A really great novel about Britain and Australia after the Second World War. Lots of insight into the economic situations of both countries and the opportunity many Brits saw at the time in Australia. Great characters, very intelligently written and always good natured.
One of my favorite witers, Nevil Shute unfolds his story in an intelligent and unique manner. His historical and technical understanding and accuracy are superb as always.
Hornfischer is one of the best naval writers of our time. In Neptune's Inferno he discusses the naval battle for Guadalcanal as the real turning point of the Pacific war-- rather than Midway. He thoroughly discusses U.S. Marine Corps mythology disparaging the Navy's abandonment of Marine forces on Guadalcanal-- mythology which is partially true due to Naval strategy, pre-determined and agreed to before the landing was ever made. He also thoroughly examines the subsequent decision by the Navy to commit everything to the overall success of the operation leading to a 3:1 casualty ratio, Navy to Marine Corps, which ultimately led to the defeat of the Japanese.
Shute knows Britain before Operation Overlord like he lived it-- which he probably did. Unbelievably great story line and characters coping with the tragedy of the war and it's aftermath while doing their duty to the best of their abilities. It focuses on doing what's right while the world crumbles around you.
As always, Shute's writing is both clever and good natured. He's quickly becoming one of my favorite authors.
This book is fantastic for those among us who love the technology and craftsmanship that goes into the best bikes of today. Personally, I LOVE to ride, but I also very much appreciate, admire, and love to work with the craftsmanship that goes into the finest components and frames. In so many ways our bikes have souls of their own and this book lavishly examines that part of the overall cycling experience.
Huge number of inaccuracies-- some are stunning.
Needed some quality control-- totally fumbled pronunciation of Navy nomenclature.
I would have reviewed the entire book, page by page for factual accuracy, and if I myself was not prior Navy, I would have brought in a knowledgeable consultant.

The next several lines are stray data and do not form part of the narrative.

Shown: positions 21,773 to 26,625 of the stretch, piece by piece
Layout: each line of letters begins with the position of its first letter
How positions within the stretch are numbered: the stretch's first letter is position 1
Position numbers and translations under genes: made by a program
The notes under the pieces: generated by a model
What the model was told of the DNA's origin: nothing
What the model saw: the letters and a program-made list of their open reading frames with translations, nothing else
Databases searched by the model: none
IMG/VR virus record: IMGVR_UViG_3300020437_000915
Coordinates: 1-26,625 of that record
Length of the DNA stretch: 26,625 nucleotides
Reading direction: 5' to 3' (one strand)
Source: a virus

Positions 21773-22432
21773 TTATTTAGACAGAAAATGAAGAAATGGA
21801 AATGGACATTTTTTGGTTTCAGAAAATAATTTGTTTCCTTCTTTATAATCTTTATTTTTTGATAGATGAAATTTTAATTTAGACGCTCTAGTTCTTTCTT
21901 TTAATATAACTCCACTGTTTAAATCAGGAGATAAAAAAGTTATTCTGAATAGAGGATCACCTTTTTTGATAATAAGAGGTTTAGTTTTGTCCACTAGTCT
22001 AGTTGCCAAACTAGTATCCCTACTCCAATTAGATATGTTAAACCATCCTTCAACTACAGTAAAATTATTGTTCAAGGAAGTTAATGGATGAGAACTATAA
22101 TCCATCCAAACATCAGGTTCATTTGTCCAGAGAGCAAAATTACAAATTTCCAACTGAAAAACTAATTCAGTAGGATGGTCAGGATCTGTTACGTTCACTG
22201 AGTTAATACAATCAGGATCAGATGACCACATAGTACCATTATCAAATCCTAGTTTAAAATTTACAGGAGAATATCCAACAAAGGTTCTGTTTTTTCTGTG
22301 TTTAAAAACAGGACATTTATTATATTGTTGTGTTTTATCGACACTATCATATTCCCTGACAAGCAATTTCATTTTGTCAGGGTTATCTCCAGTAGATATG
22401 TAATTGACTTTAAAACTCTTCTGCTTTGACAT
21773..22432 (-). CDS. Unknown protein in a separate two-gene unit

Many people have already written about the errors-- in my reading, one error per page is probably about right. Many of these errors are stunning. Most could have been avoided by some careful research or peer review before publication. I have the Kindle version as well as the Audible version, and there was obviously no quality control in the audio recording as well. A narrator is not born with the knowledge that military systems are referred to as "Mark 14" or "Mark 11" instead of sounding out the MK of the nomenclature as "emkay". Obviously no intelligent editing of the narration.
I must respectfully disagree with the previous reviewer of this book. I am retired USN so I have some familiarity with the subject matter which may have helped my understanding. The narrator uses the Queen's English for the general narration. He also uses Cockney for Cockney crew-members, northern English for northern English crew members, Welsh accented English for the Welsh, etc.
I do believe that this is a book that you must listen to closely to stay in the picture since there is a fair amount of complexity to the subject matter and the main characters' thoughts and speech. The action is sharp and startling, as I believe was that kind of naval warfare, conducted mostly at night before the arrival of radar. All of the technical/historical material rings completely true to me.
This is my first listen to Reeman. I have listened to every Patrick O'Brian and Frederich Marryat novel that I can find in audio format, and I would love to see more of Reeman's writing on Audible.
One of Le Carre's very best. I'm puzzled by the negative reviews here. Another multidimensional, believable, complicated main character rivals Jerry Westerby in "Honorable Schoolboy"....
All the best of Le Carre, suspense, historical accuracy, character development, story line. With the exception of Patrick Tull, nobody reads English prose as well as Davidson does.
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